Doctors' strike: KMPDU rejects government offer, says interns left out

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KMPDU Secretary-General Davji Atellah told the press that they must fight for interns, as they are the most vulnerable group in the profession.

The doctors' union has rejected the government's offer to address 18 out of its 19 demands, which leaves out the crucial matter of internship postings for medical graduates.

The medical workers resorted to industrial action on March 15, 2024, led by the Kenya Medical Practitioners, Pharmacists and Dentists Union (KMPDU).

They are pushing for, among others, higher pay, improved working conditions, internship postings for medical graduates, as well as their adequate compensation, and the general fulfilment of the collective bargaining agreement (CBA) that followed a 100-day strike in 2017.

The KMPDU rejected the government's offer in response to statements released by various government officials in a press conference earlier on Tuesday. These were Council of Governors (CoG) Chairperson Anne Waiguru, Health Cabinet Secretary Susan Nakhumicha, and Head of Public Service Felix Koskei.

A nurse walks inside an ICU ward without patients on April 23, 2024, as doctors and medical practitioners under Kenya Medical Practitioners, Pharmacists and Dentists Union (KMPDU) continue with their strike to demand key health sector reforms. (Photo: Monicah Mwangi/Reuters)

KMPDU Secretary-General Davji Atellah told the press that they must fight for interns, as they are the most vulnerable group in the profession.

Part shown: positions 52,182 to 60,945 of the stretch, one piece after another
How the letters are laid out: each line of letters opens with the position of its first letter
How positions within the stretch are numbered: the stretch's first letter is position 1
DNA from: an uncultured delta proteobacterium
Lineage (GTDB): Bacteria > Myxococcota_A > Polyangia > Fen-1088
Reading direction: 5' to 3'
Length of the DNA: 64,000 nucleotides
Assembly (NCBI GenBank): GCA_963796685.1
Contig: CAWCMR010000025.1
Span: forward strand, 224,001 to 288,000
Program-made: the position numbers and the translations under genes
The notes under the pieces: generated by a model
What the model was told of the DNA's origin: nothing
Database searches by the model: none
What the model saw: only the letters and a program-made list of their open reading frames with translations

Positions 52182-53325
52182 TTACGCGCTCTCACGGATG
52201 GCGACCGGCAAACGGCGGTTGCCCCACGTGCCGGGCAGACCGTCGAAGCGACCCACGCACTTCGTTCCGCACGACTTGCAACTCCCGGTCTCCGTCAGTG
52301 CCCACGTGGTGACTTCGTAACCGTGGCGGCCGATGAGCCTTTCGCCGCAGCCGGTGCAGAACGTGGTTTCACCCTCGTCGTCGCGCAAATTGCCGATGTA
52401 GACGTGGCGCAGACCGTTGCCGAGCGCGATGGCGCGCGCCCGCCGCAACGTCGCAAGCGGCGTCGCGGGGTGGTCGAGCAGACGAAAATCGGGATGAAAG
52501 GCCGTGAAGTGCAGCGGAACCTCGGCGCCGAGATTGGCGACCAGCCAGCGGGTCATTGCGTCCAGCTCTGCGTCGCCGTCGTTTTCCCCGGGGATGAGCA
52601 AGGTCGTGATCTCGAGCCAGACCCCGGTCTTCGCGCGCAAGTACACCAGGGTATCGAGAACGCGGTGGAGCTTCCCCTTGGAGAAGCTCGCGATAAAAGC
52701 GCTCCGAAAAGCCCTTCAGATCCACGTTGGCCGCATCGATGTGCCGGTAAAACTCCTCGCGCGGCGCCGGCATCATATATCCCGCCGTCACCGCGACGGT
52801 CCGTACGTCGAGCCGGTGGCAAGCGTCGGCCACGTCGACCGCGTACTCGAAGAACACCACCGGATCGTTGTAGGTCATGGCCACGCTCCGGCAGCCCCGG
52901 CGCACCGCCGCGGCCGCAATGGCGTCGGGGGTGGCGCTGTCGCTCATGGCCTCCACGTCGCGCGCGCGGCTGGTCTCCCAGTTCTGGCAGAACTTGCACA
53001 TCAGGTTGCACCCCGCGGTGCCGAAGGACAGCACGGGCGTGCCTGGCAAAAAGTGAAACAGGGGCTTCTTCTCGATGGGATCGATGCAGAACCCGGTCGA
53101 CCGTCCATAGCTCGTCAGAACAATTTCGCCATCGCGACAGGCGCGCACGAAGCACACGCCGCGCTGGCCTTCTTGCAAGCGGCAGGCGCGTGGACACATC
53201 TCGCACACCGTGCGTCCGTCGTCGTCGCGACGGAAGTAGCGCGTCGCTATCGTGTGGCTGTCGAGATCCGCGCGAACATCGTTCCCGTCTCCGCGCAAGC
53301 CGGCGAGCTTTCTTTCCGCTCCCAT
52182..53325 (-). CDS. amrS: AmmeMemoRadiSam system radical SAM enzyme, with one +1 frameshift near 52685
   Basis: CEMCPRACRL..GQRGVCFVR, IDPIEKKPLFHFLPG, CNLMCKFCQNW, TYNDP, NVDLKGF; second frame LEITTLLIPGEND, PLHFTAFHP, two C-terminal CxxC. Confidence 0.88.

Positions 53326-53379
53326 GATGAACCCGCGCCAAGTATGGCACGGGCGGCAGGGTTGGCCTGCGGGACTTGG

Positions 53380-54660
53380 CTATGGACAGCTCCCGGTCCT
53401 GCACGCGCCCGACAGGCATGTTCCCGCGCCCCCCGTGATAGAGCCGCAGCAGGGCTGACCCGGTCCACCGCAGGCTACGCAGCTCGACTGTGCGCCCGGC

"Dear government, the doctors are saying that since you have publicly said that you conceded to 18 of our 19 demands (except internship), kindly take back the 18 and give us the 1," Atellah wrote on his X page.

KMDPU Deputy Secretary-General Denis Miskellah added that their instinct is to protect interns, in line with their training.

"The doctors are saying that [from] the Sh6.1 billion you have offered them, kindly take Sh3.4 billion and pay interns. We shall share the balance," he said.

The national and county governments threatened to fire and replace all striking doctors as the push and pull for them to return to work to end a worsening health crisis continued. They said they were heading to court to seek clearance to have the striking medics fired.

An activist holds a placard in front of riot police officers, as doctors and medical practitioners under the Kenya Medical Practitioners Pharmacists and Dentists Union (KMPDU) participate in a demonstration on April 16, 2024. (Photo: Monicah Mwangi/Reuters)

In her address, Health Cabinet Secretary Susan Nakhumicha said a sum of Sh2.4 billion would be held for the interns until June and be unavailable thereafter.

She also said that the offer of a Sh70,000 monthly payment for them remained, but the interns wanted about Sh200,000.

Miskellah said the government had agreed to secure Sh750 million for use in paying interns for three months and that the Social Health Insurance Fund (SHIF) would take over from July.

"We also agreed that you would [provide] Sh200 million for harmonising the salary of the 81 doctors who are currently earning 1/3 of the salary at the Kenyatta National Hospital," Miskellah said.

He noted that the two issues were not captured in their agreement, hence the fracas.

The health crisis worsened on Tuesday, just a day after a late-Sunday night meeting at Koskei's Harambee House office, during which KMPDU and government representatives held discussions and resolved contentious issues related to the return-to-work agreement.

It had been anticipated that the KMPDU) would deliver a definitive response to the government's offers on Monday, after consulting with their council. The council was expected to approve the draft return-to-work formula, clearing the way for the union to sign it in the afternoon, but events did not unfold as planned.

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